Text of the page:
In the United States, taxonomic biology, the study of plants and animals, was reformed by resident academic naturalists who had little field experience and little interest in the theoretical contributions of field naturalists.1 Despite these changes in the profession, the public image of the traveling naturalists did not change, and in the late 1820s, the United States government continued to seek their advice for staffing exploring expeditions.2
Exploring naturalists were criticized by their scientific colleagues for undue commitment to field work at the expense of conventional museum studies.3 Nuttall, Say, and Peale diverted and amused their readers in their travel journals, but even their critics did not question their scientific accuracy.4 Indeed, ability to separate science from non-science without disregarding nature’s beauty was one of their lasting contributions to American culture.
Nuttall, Say, Peale, and other exploring naturalists may have lacked Audubon’s genius, but they were men of courage. Their travel observations gave their work an appeal which was absent from the studies of their armchair colleagues. The exact impact of their frontier experiences upon their subsequent relationships with the resident scientific community is difficult to assess.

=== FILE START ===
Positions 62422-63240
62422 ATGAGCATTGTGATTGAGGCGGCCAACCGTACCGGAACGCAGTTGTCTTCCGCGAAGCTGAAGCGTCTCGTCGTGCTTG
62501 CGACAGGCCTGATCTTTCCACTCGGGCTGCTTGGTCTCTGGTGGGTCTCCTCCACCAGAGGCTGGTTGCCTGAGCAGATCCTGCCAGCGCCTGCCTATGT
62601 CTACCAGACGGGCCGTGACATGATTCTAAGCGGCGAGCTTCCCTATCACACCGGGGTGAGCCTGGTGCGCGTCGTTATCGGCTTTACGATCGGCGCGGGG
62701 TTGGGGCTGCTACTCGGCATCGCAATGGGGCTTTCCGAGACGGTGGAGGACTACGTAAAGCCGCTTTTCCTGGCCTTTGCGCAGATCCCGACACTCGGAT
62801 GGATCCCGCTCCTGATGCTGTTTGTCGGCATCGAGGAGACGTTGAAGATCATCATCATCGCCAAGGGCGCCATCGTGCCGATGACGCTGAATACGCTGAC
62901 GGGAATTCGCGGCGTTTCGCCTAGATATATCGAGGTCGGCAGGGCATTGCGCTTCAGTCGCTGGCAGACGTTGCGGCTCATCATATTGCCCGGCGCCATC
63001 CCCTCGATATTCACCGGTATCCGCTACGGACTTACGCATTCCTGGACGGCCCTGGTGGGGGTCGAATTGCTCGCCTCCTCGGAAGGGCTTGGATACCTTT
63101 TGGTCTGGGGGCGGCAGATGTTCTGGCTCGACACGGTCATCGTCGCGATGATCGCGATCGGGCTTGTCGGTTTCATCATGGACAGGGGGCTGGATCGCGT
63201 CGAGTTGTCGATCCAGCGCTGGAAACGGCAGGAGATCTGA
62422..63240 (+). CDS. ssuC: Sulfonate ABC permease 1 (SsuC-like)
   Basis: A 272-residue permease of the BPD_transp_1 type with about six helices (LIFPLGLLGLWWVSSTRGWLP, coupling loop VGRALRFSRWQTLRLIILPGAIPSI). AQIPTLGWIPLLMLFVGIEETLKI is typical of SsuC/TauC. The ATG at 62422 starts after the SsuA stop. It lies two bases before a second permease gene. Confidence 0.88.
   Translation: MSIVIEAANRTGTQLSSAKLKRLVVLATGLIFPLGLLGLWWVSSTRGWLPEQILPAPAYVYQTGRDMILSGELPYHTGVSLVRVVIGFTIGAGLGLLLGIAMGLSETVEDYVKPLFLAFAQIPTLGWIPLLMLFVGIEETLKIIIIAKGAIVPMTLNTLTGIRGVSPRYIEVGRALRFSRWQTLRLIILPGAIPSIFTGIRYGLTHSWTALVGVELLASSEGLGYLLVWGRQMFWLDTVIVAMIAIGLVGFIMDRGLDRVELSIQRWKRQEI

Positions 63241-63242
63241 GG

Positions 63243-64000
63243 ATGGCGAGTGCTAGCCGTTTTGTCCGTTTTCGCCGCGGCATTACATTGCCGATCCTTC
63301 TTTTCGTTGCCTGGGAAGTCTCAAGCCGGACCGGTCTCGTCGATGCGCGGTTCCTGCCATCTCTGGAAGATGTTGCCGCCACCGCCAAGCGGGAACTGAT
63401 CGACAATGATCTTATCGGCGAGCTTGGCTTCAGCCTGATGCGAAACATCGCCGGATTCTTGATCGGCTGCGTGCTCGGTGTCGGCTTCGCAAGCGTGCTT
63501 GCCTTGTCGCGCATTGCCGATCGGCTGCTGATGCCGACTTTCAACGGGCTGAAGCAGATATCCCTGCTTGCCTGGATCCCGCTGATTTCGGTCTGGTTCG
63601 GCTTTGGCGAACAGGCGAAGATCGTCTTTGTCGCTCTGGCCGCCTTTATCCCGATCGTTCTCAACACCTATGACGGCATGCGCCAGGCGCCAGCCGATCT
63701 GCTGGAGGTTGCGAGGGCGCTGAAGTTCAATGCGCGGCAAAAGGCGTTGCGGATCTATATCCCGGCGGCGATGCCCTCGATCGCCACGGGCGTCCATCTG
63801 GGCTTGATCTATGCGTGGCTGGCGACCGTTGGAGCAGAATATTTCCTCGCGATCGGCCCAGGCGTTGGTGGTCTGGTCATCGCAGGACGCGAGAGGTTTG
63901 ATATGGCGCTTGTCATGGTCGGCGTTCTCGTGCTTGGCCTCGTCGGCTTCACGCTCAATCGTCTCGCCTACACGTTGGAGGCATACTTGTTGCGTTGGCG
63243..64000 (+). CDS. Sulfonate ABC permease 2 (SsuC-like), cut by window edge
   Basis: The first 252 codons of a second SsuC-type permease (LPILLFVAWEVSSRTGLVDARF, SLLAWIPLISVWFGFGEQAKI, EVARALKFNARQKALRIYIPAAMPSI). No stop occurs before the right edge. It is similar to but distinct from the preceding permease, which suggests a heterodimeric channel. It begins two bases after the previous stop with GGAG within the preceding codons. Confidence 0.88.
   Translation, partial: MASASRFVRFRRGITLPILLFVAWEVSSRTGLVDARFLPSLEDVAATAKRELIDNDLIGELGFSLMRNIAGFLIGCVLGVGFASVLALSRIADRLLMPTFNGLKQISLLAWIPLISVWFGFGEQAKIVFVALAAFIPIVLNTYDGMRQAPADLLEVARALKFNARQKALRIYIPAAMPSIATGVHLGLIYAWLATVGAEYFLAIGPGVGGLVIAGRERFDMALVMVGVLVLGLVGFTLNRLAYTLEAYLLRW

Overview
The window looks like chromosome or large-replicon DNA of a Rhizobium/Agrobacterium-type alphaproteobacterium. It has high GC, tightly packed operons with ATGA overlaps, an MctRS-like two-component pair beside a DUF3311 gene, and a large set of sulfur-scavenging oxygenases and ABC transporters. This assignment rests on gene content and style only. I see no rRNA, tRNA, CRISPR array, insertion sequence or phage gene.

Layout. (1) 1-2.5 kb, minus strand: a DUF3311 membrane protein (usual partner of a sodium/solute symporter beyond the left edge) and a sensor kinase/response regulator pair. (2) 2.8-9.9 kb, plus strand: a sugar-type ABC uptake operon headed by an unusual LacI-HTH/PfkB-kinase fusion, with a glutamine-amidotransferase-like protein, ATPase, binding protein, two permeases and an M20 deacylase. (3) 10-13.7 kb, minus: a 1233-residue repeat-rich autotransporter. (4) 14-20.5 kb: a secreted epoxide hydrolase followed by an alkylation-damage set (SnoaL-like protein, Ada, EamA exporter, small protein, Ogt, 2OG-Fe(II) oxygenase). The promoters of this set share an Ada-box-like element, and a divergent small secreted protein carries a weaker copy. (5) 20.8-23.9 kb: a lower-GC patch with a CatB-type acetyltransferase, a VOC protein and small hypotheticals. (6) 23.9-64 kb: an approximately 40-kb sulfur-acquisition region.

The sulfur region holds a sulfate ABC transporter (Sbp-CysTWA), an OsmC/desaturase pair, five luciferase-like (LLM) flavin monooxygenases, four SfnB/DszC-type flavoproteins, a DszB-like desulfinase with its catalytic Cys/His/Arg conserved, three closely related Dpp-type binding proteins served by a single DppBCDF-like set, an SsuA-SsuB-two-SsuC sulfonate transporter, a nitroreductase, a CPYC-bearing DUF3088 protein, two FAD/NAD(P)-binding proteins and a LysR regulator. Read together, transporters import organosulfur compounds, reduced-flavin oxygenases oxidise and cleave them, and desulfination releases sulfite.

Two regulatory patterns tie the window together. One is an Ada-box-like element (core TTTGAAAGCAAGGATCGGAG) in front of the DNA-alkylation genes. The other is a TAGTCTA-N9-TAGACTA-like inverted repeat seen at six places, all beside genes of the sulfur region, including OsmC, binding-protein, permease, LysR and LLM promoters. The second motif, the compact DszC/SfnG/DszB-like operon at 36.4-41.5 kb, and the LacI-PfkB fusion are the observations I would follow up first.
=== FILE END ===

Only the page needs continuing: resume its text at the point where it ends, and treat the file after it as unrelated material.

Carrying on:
It is clear that after their return, these explorers were unable to pursue successful scientific careers in this country and to varying degrees became social misfits.5 Their descriptions or landscapes, Indian peoples, and the wealth of new species failed to substantiate conventional ideals about nature. Scientific insights they gained on the margin of settlement remained on the margin. The scientific establishment welcomed their collections, but incorporated little of their thought into the mainstream of American natural history.6
- Hunter Dupree, “Thomas Nuttall’s Controversy with Asa Gray,” Rhodora, LIV (Decembcr, 1952), 293-303; Jessie J. Poesch, Titian Ramsay Peale, 1799-1885, and His Journals of the Wilkes Expedition (Philadelphia, 1961), 94-103.
- William and Mabel Smallwood, Natural History and the American Mind (New York, 1941), 337-353.
- George Ord, “A Memoir of Thomas Say,” in John L. Le Conte, ed., The Complete Works of Thomas Say on he Entomology of North America, 2 vols. (New York, 1859), II, viii-ix; Samuel G. Morton, A Memoir of William Maclure (Philadelphia, 1841), 29.
- Ord, “Memoirs of Thomas Say,” xv-xvi.
- See L. H. Pammel, “Dr. Edwin James,” Annals of Iowa, VIII (October, 1907), 180-185, 294; Weiss and Ziegler, Thomas Say, 117-157; Graustein, Thomas Nuttall, 336-361; Poesch, Titian Ramsey Peale, 94-103. For a succinct contemporary statement on this problem, see George Ord to T.R. Peale, January 27, 1852, in Peale Papers, American Philosophical Society, Philadelphia, Pennsylvania.
- See Charlotte M. Porter, “‘Subsilentio’: Discouraged Works of Early Nineteenth-Century American Natural History, IX (April, 1979), 109-119.